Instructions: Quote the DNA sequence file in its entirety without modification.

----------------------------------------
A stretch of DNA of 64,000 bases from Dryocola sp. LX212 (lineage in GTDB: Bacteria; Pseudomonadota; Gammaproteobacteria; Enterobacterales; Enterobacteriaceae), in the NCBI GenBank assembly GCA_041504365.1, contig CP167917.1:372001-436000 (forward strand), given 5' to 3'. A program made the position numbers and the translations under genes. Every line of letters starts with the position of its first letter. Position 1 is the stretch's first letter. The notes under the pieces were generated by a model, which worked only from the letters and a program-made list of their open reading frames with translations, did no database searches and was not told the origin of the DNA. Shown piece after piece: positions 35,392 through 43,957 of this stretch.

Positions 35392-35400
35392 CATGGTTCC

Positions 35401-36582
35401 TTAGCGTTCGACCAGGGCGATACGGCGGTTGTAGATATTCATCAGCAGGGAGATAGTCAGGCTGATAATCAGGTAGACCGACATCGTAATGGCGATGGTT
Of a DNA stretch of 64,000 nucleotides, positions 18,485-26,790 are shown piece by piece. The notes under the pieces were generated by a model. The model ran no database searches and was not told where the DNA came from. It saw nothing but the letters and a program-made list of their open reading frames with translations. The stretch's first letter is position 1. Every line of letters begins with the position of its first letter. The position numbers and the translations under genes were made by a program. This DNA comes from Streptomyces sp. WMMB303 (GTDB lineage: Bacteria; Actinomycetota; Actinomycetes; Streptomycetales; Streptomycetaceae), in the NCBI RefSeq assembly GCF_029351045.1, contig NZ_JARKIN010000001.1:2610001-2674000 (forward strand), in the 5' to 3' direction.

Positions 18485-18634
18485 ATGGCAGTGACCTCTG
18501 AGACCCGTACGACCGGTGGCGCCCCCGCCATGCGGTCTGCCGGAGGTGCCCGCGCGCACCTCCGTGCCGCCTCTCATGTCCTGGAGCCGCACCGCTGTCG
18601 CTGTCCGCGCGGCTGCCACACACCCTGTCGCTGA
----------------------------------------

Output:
A stretch of DNA of 64,000 bases from Dryocola sp. LX212 (lineage in GTDB: Bacteria; Pseudomonadota; Gammaproteobacteria; Enterobacterales; Enterobacteriaceae), in the NCBI GenBank assembly GCA_041504365.1, contig CP167917.1:372001-436000 (forward strand), given 5' to 3'. A program made the position numbers and the translations under genes. Every line of letters starts with the position of its first letter. Position 1 is the stretch's first letter. The notes under the pieces were generated by a model, which worked only from the letters and a program-made list of their open reading frames with translations, did no database searches and was not told the origin of the DNA. Shown piece after piece: positions 35,392 through 43,957 of this stretch.

Positions 35392-35400
35392 CATGGTTCC

Positions 35401-36582
35401 TTAGCGTTCGACCAGGGCGATACGGCGGTTGTAGATATTCATCAGCAGGGAGATAGTCAGGCTGATAATCAGGTAGACCGACATCGTAATGGCGATGGTT
Of a DNA stretch of 64,000 nucleotides, positions 18,485-26,790 are shown piece by piece. The notes under the pieces were generated by a model. The model ran no database searches and was not told where the DNA came from. It saw nothing but the letters and a program-made list of their open reading frames with translations. The stretch's first letter is position 1. Every line of letters begins with the position of its first letter. The position numbers and the translations under genes were made by a program. This DNA comes from Streptomyces sp. WMMB303 (GTDB lineage: Bacteria; Actinomycetota; Actinomycetes; Streptomycetales; Streptomycetaceae), in the NCBI RefSeq assembly GCF_029351045.1, contig NZ_JARKIN010000001.1:2610001-2674000 (forward strand), in the 5' to 3' direction.

Positions 18485-18634
18485 ATGGCAGTGACCTCTG
18501 AGACCCGTACGACCGGTGGCGCCCCCGCCATGCGGTCTGCCGGAGGTGCCCGCGCGCACCTCCGTGCCGCCTCTCATGTCCTGGAGCCGCACCGCTGTCG
18601 CTGTCCGCGCGGCTGCCACACACCCTGTCGCTGA